A short upper wick shows less indecision, less testing of higher prices, less struggle between buyers and sellers. If the closing price is the high for the period covered, the candle won’t have an upper wick.

Continue reading the introduction to Japanese candlestick patterns or play around in a risk-free forex demo account and notice them in real-time.

Introduction to Japanese Candlestick Patterns

Japanese candle charts mostly indicate reversal or indecision (i.e., possible reversal), whereas Western charting patterns tend to indicate continuation (trend pausing before resuming) or reversal. Candle patterns are a vast topic. Our goal here is to introduce you to the most important among them. 

Note that the table classifies candles and patterns as bullish, bearish, or neutral. The adjective “bullish” refers to candles that show price rising or patterns that suggest the price will rise because a bull gores its adversary in an upward motion. “Bearish” is used to refer to candles that show price falling or patterns that suggest the price will drop because a bear swipes at its adversary in a downward motion.

1. Notes on Single Candle Patterns

Spinning Top

Spinning Top

Depends on whether higher or lower close. Significance increases if occurs after an extended move in the opposite direction of the close.

In this example, the most recent candle showed a black, lower close. If these spinning tops occurred at the top of an extended uptrend, it would suggest a coming reversal. If they occurred at the bottom of a downtrend, they’d merely suggest continued downtrend, already the default assumption in an ongoing downtrend. 

Doji

Doji

Neutral: The more wick relative to the body, the more indecision because buyers and sellers are more evenly matched. The lack of a body means that the doji pattern suggest indecision and possible end or reversal of a trend. Thus they’re more meaningful when finding after a long move up or down because they suggest the move may end and perhaps reverse.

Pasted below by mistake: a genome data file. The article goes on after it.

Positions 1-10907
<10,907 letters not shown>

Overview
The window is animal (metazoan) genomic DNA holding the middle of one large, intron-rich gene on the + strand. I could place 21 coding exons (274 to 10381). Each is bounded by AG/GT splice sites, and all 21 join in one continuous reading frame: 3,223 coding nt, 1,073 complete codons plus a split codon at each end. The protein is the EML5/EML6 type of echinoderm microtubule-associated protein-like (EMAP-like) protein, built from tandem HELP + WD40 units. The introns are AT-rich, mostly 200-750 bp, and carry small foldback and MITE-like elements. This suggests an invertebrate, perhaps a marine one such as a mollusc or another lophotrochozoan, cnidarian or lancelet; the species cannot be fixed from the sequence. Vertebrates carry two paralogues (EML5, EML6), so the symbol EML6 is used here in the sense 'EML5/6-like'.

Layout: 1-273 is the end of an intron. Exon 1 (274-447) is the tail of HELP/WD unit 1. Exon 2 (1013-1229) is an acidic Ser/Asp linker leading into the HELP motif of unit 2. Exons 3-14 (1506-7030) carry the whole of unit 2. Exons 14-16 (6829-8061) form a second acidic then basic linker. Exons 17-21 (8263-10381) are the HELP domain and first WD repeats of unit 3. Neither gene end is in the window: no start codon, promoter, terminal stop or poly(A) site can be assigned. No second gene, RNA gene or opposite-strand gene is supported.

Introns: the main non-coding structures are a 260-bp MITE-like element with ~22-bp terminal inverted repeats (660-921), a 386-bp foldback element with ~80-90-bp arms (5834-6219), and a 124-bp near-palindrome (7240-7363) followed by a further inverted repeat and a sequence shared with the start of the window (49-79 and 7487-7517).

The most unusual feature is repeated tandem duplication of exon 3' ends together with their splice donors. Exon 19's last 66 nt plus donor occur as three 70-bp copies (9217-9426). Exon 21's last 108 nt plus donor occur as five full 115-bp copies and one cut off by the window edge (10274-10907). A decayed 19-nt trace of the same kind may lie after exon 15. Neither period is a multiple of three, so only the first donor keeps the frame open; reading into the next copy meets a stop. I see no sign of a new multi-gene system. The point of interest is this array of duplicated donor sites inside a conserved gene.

White Marubozu – Bullish/Black Marubozu – Bearish

White Marubozu – Black Marubozu


Conversely, the more body relative to wick, the more decisive the move and the clearer the dominance of buyers or sellers. White suggests buyers dominant, so usually suggests more upside. The black version suggests the opposite. 

Hammer – Bullish/ Hanging Man - Bearish

Hammer – Hanging Man

Hammer and Hanging Man have the same shape: Long lower wick, little or no upper wick two to three times the length of the body.

Opposite meaning depending on the following:
a. Occurs after extended move lower = Hammer, bullish, suggests market probing and hitting a bottom.
b. Occurs after extended move higher = Hanging Man, bearish, suggests market hitting a top.
In either case, higher or lower close unimportant.

Inverted Hammer - Bullish/Shooting Star - Bearish

Inverted Hammer

Inverted Hammer and Shooting Star share the same shape and are the inverted forms of the Hammer and Hanging Man shown above. It has a long upper wick, little or no lower wick two to three times the length of the body. As usual, needs to occur after a move higher or lower, needs the start of reversal to confirm the pattern.

Opposite meaning depending on the following:
a. Occurs after extended move lower = Inverted Hammer, bullish, suggests markets hitting bottom, confirmed by a bounce higher
b. Occurs after extended move higher = Shooting Star, bearish, suggests markets hitting a top, confirmed by bounce lower. 

In either case, higher or lower close unimportant though if it’s in the opposite direction of the prior candles, it’s a bit more suggestive of a halt or reversal of prior candles’ trend.